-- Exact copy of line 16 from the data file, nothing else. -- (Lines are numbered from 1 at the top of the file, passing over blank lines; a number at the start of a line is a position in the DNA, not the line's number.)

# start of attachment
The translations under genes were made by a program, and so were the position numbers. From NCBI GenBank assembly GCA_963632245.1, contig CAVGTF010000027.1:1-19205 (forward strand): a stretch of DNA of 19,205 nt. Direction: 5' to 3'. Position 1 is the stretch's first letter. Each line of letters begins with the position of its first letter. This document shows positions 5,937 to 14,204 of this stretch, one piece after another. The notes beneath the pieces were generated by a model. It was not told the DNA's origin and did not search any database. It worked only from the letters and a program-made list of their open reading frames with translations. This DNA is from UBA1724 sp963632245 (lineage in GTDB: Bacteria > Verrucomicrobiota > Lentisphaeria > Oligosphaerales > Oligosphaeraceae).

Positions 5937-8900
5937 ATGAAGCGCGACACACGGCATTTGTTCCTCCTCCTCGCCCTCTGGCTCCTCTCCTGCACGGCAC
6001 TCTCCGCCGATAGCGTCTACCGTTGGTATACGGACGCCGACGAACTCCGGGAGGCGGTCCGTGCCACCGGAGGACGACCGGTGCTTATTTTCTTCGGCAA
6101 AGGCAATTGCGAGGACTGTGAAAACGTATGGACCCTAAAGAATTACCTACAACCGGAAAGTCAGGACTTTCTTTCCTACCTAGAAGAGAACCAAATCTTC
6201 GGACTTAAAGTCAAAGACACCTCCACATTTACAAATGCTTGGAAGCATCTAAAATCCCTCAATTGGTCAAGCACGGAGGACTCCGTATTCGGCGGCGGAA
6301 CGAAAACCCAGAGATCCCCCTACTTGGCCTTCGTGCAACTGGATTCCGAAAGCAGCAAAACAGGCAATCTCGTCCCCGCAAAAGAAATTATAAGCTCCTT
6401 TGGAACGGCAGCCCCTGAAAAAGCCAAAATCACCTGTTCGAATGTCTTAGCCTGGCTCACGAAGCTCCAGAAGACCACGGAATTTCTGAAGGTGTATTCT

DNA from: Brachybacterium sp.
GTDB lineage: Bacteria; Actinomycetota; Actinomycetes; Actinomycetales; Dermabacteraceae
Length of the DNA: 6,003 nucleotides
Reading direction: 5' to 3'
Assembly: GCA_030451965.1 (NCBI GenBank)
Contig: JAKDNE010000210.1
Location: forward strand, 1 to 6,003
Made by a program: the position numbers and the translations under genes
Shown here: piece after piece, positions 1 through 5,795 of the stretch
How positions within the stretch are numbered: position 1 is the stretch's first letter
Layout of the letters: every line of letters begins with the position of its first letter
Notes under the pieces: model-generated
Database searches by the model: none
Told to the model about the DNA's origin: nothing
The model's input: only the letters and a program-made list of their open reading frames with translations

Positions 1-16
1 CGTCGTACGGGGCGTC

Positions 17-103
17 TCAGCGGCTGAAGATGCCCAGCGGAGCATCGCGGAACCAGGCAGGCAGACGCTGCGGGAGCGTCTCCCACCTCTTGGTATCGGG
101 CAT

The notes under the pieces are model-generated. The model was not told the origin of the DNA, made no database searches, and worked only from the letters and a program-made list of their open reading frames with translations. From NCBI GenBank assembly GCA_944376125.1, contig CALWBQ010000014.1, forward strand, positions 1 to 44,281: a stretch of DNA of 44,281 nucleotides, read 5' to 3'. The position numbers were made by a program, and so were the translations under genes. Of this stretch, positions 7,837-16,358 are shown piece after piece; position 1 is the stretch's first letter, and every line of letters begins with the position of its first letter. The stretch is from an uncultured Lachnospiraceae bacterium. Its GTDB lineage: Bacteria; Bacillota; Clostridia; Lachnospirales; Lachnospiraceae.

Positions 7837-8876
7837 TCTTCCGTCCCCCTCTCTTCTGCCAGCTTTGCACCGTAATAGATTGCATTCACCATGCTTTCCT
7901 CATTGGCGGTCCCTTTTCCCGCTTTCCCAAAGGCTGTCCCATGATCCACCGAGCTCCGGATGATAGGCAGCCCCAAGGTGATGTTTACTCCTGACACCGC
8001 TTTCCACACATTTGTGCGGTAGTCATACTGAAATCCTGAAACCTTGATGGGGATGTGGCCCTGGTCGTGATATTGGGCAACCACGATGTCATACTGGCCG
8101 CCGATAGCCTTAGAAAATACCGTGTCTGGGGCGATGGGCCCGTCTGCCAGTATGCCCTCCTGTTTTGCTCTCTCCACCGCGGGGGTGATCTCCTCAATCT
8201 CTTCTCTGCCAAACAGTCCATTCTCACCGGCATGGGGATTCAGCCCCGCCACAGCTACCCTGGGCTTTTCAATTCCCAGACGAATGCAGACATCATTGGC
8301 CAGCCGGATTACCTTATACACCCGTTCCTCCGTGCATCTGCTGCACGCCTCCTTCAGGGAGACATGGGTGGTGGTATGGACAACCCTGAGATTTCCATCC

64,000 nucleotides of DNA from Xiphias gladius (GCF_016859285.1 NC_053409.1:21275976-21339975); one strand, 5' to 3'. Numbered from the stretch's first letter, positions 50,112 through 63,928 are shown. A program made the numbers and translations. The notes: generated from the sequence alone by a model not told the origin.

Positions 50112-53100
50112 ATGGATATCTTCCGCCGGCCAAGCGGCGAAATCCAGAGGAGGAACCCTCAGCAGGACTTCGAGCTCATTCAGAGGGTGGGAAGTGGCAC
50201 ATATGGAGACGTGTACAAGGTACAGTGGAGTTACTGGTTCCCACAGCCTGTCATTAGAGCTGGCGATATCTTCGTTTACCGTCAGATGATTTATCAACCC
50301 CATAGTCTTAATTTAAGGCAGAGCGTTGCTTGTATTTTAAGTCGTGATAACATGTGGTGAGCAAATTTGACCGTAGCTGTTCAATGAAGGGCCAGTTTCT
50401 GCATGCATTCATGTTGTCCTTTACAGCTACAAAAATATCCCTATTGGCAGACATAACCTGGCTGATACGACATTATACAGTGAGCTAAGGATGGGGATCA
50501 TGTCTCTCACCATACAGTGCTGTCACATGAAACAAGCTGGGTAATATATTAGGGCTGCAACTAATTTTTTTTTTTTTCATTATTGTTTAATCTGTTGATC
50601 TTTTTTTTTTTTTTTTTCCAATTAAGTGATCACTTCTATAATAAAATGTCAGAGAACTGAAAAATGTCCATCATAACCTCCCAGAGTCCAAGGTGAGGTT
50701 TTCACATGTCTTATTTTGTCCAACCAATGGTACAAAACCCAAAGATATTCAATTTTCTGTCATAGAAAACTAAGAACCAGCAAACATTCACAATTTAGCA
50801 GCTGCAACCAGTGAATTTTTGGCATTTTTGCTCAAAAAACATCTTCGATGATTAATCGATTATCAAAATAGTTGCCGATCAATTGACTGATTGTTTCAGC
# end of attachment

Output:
Made by a program: the position numbers and the translations under genes